Sarah Williams This gallery shows that motion can be captured using multiple methods and mediums. All of the pieces involve an element of nature or human creation, which I feels is the best way to display movement. The gallery shows examples of art in motion throughout the ages. 

This piece captures the majestic movement of the eagle by stretching its body across the length of the building and making it appear as if it is just about to grab an object. The white cloud coming off of the eagle as it lands shows that it is descending quickly upon its prey.
This piece is intriguing because it clearly demonstrates movement through the use of overlapping images and defined brush stroke techniques. However, the movement is so dramatic and overemphasized that it causes the viewer to question what the painting is attempting to show. My guess is a long jumper, but I am still unsure.
This photograph captures movement through the blurring of the child's foot and dress. I appreciate this piece because the use of the black and white film makes the motion even more noticeable.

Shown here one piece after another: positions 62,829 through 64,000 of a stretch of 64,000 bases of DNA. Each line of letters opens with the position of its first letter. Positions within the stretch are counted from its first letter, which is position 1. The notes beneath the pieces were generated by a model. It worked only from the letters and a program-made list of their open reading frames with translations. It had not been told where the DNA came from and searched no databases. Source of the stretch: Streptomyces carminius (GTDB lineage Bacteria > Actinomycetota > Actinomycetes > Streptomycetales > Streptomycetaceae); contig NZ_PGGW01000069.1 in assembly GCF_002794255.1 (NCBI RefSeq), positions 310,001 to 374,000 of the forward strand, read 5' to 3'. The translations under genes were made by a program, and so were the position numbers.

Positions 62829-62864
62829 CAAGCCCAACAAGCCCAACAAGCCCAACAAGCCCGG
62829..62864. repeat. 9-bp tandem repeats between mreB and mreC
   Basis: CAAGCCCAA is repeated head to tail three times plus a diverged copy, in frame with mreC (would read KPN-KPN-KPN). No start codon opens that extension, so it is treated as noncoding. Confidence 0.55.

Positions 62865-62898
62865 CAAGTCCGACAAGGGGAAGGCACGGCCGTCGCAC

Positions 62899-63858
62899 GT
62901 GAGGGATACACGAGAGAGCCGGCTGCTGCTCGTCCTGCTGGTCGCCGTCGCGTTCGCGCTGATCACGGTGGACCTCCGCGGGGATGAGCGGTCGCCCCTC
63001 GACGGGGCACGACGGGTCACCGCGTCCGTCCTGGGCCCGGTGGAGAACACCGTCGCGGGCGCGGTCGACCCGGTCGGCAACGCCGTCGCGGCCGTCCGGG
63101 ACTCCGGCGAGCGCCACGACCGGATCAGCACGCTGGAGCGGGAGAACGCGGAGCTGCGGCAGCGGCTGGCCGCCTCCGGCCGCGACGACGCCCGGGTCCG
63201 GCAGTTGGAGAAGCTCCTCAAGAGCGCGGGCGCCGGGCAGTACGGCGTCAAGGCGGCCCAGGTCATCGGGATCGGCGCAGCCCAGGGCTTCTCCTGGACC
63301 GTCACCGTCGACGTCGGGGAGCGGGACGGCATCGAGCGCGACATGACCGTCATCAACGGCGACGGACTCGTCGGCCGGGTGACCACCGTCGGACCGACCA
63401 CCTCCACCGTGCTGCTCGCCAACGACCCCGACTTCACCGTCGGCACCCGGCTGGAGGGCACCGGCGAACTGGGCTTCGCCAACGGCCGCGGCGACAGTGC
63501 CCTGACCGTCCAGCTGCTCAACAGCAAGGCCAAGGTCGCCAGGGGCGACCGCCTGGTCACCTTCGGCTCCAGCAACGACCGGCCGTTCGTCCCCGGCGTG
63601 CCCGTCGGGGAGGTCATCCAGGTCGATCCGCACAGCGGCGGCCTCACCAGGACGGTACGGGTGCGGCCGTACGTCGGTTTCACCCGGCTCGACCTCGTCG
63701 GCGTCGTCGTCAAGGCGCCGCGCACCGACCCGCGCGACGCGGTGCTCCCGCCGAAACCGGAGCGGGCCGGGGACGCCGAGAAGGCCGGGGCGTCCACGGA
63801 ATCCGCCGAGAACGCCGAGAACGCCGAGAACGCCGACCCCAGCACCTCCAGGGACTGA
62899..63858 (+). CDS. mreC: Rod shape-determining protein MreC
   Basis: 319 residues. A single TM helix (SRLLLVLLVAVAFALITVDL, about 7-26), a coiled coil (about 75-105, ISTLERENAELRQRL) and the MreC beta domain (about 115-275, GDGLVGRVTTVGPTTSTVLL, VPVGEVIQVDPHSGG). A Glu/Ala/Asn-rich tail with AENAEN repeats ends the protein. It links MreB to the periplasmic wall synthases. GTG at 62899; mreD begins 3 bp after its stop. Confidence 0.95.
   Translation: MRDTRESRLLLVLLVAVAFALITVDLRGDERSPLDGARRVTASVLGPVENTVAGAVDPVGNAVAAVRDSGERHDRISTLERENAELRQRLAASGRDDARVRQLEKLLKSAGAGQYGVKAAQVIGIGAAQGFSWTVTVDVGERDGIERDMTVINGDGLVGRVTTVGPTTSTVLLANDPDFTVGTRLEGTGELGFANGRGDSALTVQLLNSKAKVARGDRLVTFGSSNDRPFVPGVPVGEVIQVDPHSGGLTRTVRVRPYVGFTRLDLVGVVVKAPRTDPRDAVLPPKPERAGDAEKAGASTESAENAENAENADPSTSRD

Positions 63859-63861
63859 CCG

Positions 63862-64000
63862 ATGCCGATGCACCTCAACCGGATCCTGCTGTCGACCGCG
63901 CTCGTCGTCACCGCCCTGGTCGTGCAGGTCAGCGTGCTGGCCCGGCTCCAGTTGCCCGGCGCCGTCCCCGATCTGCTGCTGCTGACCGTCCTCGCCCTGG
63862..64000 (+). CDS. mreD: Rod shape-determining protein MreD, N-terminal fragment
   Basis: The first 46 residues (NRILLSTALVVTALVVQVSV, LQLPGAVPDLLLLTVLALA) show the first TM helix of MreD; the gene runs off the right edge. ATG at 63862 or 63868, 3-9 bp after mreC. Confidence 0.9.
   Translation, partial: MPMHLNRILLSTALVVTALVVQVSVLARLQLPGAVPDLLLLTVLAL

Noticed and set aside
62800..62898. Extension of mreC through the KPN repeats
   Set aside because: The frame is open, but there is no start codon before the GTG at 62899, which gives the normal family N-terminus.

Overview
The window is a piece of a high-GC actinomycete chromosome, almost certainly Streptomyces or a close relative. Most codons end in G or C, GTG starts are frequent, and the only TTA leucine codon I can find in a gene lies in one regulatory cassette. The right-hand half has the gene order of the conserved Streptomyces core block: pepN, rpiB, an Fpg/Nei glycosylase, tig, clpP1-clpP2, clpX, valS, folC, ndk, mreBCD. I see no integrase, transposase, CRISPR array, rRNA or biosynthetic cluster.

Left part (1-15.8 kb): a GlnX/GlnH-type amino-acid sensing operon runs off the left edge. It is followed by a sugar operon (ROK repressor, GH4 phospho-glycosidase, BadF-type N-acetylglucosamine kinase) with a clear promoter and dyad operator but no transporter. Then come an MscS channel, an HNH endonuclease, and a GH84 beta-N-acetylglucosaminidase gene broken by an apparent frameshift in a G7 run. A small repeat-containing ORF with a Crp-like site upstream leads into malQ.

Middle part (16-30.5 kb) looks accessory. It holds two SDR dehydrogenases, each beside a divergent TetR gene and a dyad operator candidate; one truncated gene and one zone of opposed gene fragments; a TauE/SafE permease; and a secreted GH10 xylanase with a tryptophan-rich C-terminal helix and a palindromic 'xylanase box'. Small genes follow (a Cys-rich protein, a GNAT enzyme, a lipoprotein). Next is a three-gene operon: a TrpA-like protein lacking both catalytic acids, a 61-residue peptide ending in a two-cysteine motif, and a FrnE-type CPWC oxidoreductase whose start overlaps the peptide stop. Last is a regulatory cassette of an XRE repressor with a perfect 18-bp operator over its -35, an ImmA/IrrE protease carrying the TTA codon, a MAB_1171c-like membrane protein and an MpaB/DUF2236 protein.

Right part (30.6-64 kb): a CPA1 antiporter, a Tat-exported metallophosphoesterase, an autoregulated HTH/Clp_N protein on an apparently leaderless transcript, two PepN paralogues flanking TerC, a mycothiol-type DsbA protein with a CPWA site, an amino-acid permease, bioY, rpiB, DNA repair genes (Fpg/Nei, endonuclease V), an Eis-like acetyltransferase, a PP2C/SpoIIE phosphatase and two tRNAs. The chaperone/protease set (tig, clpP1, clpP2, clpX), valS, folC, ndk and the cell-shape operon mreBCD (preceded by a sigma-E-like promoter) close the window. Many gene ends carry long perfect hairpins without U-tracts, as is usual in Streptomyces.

This piece is full of movement, both obvious and understood. The sails are bulging, implying that a strong wind is blowing, and the waves are about to crash against the shoreline. The use of swirling brush strokes and painted white wash shows that the waves are in motion.
This piece captures movement through the use of different line techniques and overlapping images. The thicker contour lines serve as the primary image while the lighter implied lines seem to show where the subject has been or is going. This overlapping technique creates depth and perspective.
This painting shows the movement of the wind through multiple elements. The trees and grass are painted to lean to the left of the work, and the girl's hair was painted to angle in the same direction. This technique demonstrates the power of the unseen force.
John Cheere has managed to capture movement in both of the bodies and the faces of these subjects. The skyward motion of Cain's right arm paired with the visible tension in the brothers' biceps and forearms convey desperation and intensity.
This piece captures the movement of smoke and fire as the volcano erupts. The depth created by varying the colors of the smoke shows the motion of the smoke. The rising sparks of the fire shows its movement and strength.
Credits: All media
This user gallery has been created by an independent third party and may not always represent the views of the institutions, listed below, who have supplied the content.
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